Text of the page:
This was an incredible transformation and it was just a few adjustments and designating homes for items that made the difference. What's your favorite organizing tip for a work-from-home or office space?

Transformation Tuesday #49: that bathroom drawer again!

In my sprucing adventures last week with my mom, she found she had all kinds of extra little clear containers which I decided to repurpose for this week's project: that bathroom drawer.

I think this is my third iteration on this drawer but now I feel like it's just how it's supposed to be, know what I'm talking about?

My mom gave me a larger clear container that I turned sideways so I could shift things around. Also, since I recently cut my hair short again, I could move the hair ties and bobby pins toward the back (always good to have a few of these around). 

If you need a quick tidiness/happiness boost, here's how to conquer the toiletries drawer:

  1. Empty the entire drawer and wipe it down
  2. Have your cat join you for moral support (Archie just stared at me the whole time)
  3. Replace like items back into containers (hair, skincare, makeup, dental care, etc)
  4. Toss anything that's expired and donate unused shampoo, toothpaste, lotions, etc (or partially used, depending on the charity - the Ballard Food Bank accepts half used toiletries)
 
 

And voila! A quick tidy up can save you a little bit of time when you're getting ready to head out or when you're sleepily washing your face before  you crash for the night.

Transformation Tuesday #48: Where It All Began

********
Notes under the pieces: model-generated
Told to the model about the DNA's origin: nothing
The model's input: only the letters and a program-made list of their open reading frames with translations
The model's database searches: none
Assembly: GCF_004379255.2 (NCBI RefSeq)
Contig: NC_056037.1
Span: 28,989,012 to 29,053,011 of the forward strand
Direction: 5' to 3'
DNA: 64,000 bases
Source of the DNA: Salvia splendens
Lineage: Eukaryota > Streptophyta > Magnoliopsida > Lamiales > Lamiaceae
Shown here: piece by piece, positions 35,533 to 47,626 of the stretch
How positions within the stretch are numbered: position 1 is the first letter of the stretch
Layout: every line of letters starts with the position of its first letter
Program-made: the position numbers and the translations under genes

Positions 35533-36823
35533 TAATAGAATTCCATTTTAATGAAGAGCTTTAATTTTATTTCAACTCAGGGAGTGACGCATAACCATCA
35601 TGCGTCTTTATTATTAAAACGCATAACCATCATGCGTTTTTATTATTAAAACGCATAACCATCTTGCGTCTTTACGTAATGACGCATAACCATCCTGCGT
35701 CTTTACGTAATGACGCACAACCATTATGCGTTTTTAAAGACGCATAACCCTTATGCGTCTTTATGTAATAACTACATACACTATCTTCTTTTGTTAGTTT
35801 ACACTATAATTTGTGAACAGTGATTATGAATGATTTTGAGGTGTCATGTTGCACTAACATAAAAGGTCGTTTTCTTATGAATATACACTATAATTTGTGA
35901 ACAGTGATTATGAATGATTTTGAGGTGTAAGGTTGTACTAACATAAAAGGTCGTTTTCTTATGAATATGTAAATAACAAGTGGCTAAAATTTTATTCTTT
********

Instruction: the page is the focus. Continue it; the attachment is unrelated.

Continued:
I was racking my brain for ideas on transformations to post about when I stumbled across pictures of my own home improvement. I was kind of shocked to see the before picture because I really don't remember what my living room used to look like!

This was the moment that I realized "it all begin here" ... meaning, the decision to save up (in cash, no less!) for bamboo flooring in my little condo was the moment where I decided I wanted to really love my home. I knew I was going to stay here for a while and my partner had moved in a few months earlier. There was a need to make the space our own.

This project paved the way for all the organizing projects I've done since - you know things are going to get worse before they get better (having tools out everywhere during construction or pulling everything out and sorting when purging). That feeling when everything is back where it should be is priceless. Once we completed installing the new flooring, it was easier to maintain (we have cats) and we slowly started updating our furniture, piece by piece.